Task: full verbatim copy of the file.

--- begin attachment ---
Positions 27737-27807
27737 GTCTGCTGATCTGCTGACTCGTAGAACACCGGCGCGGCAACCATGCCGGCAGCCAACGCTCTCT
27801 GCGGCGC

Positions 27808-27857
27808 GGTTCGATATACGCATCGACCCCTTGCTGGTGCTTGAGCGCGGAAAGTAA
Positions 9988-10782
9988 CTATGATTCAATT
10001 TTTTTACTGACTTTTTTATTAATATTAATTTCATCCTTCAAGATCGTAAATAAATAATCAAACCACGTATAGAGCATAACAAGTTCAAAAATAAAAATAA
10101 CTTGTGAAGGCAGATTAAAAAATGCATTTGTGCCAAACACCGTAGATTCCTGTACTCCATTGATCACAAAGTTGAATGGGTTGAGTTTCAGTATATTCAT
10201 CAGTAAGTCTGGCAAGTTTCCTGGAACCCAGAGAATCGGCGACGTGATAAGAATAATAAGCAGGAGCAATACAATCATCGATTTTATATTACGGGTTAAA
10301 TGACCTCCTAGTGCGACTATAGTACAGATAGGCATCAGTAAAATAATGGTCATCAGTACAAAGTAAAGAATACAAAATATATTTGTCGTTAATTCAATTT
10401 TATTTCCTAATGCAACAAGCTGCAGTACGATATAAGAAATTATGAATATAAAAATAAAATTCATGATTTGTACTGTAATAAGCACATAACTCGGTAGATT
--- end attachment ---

Positions 27737-27807
27737 GTCTGCTGATCTGCTGACTCGTAGAACACCGGCGCGGCAACCATGCCGGCAGCCAACGCTCTCT
27801 GCGGCGC

Positions 27808-27857
27808 GGTTCGATATACGCATCGACCCCTTGCTGGTGCTTGAGCGCGGAAAGTAA
Positions 9988-10782
9988 CTATGATTCAATT
10001 TTTTTACTGACTTTTTTATTAATATTAATTTCATCCTTCAAGATCGTAAATAAATAATCAAACCACGTATAGAGCATAACAAGTTCAAAAATAAAAATAA
10101 CTTGTGAAGGCAGATTAAAAAATGCATTTGTGCCAAACACCGTAGATTCCTGTACTCCATTGATCACAAAGTTGAATGGGTTGAGTTTCAGTATATTCAT
10201 CAGTAAGTCTGGCAAGTTTCCTGGAACCCAGAGAATCGGCGACGTGATAAGAATAATAAGCAGGAGCAATACAATCATCGATTTTATATTACGGGTTAAA
10301 TGACCTCCTAGTGCGACTATAGTACAGATAGGCATCAGTAAAATAATGGTCATCAGTACAAAGTAAAGAATACAAAATATATTTGTCGTTAATTCAATTT
10401 TATTTCCTAATGCAACAAGCTGCAGTACGATATAAGAAATTATGAATATAAAAATAAAATTCATGATTTGTACTGTAATAAGCACATAACTCGGTAGATT